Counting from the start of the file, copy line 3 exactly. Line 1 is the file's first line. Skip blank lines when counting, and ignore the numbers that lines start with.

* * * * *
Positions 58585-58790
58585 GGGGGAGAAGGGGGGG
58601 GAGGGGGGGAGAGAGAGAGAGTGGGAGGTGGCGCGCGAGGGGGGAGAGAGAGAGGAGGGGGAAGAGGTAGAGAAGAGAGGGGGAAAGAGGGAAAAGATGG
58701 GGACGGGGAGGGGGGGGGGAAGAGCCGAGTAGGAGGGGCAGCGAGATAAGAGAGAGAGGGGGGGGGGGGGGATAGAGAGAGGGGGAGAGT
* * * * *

58601 GAGGGGGGGAGAGAGAGAGAGTGGGAGGTGGCGCGCGAGGGGGGAGAGAGAGAGGAGGGGGAAGAGGTAGAGAAGAGAGGGGGAAAGAGGGAAAAGATGG